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Majority of the co-operatives in the country combine some business activity along with providing services to members. Though they are not profit oriented, they can earn reasonable profits by providing services to non-members.
Types of Cooperative Societies in India
Based on the nature of activities performed, co-operatives can be categorized as:
- Consumers’ Co-operative Societies.
- Producers’ Co-operative Societies.
- Marketing Co-operatives.
- Housing Co-operatives.
- Co-operative Credit Societies.
- Co-operative Farming Societies.
1. Consumers’ Cooperative Societies: They are the oldest form of cooperatives. They are formed for the benefit of consumers who wish to get household goods at reasonable prices. These societies make bulk purchases of goods from producers directly or from wholesalers at wholesale rates and sell the goods to members. Sometimes the goods are also sold to non-members. The prices charged from non-members would be higher when compared to the prices charged from members.
Since purchases are made directly from the producers or wholesalers in bulk quantities, the cost of purchases is less and they are able to pass on this benefit to members in the form of lower prices. They ensure steady supply of goods to members. The difference between the sale price and purchase price represents the surplus earned. The surplus is distributed among the members in the form of bonus.
The first consumer co-operative was set up in 1903 in Madras province. Currently there are around 9,000 consumer co-operatives in the country. There are Primary societies at the local level, Central or wholesale societies at the district level, State Consumer Co-operative Federation at the State level and National Co-operative Consumer Federation at the National level.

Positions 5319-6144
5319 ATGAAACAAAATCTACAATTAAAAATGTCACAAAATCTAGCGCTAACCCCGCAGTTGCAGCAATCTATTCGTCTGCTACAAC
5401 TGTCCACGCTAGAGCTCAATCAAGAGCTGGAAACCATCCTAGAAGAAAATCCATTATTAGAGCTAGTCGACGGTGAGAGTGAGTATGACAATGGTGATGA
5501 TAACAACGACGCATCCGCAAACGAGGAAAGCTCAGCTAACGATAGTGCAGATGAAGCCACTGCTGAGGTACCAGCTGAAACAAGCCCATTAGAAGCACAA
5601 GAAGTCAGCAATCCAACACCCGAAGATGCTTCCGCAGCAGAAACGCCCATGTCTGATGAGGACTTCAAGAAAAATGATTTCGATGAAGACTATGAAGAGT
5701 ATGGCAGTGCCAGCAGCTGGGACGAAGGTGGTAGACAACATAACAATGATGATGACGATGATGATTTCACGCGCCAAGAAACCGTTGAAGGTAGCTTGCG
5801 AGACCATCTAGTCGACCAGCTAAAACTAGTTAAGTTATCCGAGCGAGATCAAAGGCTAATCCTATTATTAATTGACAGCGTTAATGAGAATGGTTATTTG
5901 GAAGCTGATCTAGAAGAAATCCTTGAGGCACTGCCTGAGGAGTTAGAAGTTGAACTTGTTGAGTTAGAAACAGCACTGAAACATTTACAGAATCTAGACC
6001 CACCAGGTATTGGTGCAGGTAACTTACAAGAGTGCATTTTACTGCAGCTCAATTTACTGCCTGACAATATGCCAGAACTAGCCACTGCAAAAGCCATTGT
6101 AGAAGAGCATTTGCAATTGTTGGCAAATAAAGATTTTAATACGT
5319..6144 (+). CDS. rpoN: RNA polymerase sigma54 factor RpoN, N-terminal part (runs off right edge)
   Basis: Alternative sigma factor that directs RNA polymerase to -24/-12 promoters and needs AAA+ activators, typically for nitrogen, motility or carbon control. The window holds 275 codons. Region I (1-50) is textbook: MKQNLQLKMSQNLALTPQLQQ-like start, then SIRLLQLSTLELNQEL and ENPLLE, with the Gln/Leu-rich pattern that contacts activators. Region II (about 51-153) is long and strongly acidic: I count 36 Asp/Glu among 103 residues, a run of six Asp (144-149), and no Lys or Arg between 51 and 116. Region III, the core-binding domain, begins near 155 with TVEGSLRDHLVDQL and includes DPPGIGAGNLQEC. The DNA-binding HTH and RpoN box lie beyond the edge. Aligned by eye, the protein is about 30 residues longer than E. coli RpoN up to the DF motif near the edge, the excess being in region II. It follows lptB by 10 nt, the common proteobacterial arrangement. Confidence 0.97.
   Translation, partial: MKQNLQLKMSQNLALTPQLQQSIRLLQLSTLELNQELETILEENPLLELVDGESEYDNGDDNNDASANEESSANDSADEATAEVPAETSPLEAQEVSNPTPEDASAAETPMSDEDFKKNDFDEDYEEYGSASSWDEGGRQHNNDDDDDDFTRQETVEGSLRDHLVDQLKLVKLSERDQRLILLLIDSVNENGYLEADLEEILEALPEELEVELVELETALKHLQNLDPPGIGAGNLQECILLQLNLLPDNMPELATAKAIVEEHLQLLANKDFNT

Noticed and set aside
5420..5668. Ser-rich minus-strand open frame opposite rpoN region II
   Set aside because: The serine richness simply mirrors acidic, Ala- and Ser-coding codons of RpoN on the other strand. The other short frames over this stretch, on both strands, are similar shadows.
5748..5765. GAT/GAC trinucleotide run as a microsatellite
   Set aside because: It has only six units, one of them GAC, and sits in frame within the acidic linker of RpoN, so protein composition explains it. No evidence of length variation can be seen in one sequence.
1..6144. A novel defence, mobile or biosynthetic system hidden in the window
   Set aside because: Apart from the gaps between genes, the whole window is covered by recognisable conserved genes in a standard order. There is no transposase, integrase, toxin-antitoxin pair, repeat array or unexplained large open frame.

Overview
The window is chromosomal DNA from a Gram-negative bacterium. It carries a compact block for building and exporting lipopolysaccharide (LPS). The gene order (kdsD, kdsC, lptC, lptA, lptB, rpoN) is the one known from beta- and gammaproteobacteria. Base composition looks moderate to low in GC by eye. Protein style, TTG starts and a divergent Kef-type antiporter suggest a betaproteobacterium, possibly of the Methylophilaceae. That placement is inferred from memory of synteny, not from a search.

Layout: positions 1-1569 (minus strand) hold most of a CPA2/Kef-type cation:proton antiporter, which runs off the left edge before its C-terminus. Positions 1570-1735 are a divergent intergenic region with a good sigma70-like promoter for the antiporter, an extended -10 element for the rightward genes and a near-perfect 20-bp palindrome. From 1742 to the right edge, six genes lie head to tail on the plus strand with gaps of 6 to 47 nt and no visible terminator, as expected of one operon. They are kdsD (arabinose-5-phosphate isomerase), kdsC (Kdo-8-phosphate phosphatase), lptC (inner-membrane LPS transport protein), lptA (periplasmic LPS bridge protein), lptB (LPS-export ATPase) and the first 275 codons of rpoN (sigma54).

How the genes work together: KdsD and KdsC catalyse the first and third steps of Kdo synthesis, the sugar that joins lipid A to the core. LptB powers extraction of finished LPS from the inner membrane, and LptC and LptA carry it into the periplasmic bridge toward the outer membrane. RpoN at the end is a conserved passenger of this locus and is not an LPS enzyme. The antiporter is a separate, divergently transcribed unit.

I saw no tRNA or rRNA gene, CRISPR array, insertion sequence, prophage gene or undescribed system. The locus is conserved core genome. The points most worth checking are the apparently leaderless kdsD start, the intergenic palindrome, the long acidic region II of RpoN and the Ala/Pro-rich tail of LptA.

2. Producers Co-operatives: They are formed by small producers who plan to obtain inputs (raw materials, components, tools and equipment) and to sell their output (finished goods) by direct distribution and without any involvement of middlemen. They are also called as industrial co-operatives. Goods are produced to meet the requirements of members. Goods can also be sold to outsiders at a profit. Certain portion of the profits earned is spent for the welfare of the community and the balance is distributed among members.
3. Marketing Co-operatives: They are voluntary associations of producers formed with the objective of ensuring a steady market for the output of members. Marketing Co-operatives are especially suitable for marketing of agricultural products.
They seek to protect producers from being exploited by the middlemen. The output of the members is pooled together, the products are processed (e.g. crushing of oil seeds, ginning and pressing of cotton etc.) graded and sold at the best possible price. The members are assured of correct weight and measurement and fair prices for their produce. The sale proceeds are distributed among the members according to their contribution to the pool. They also provide credit, storage facilities, information about market price, demand and supply etc.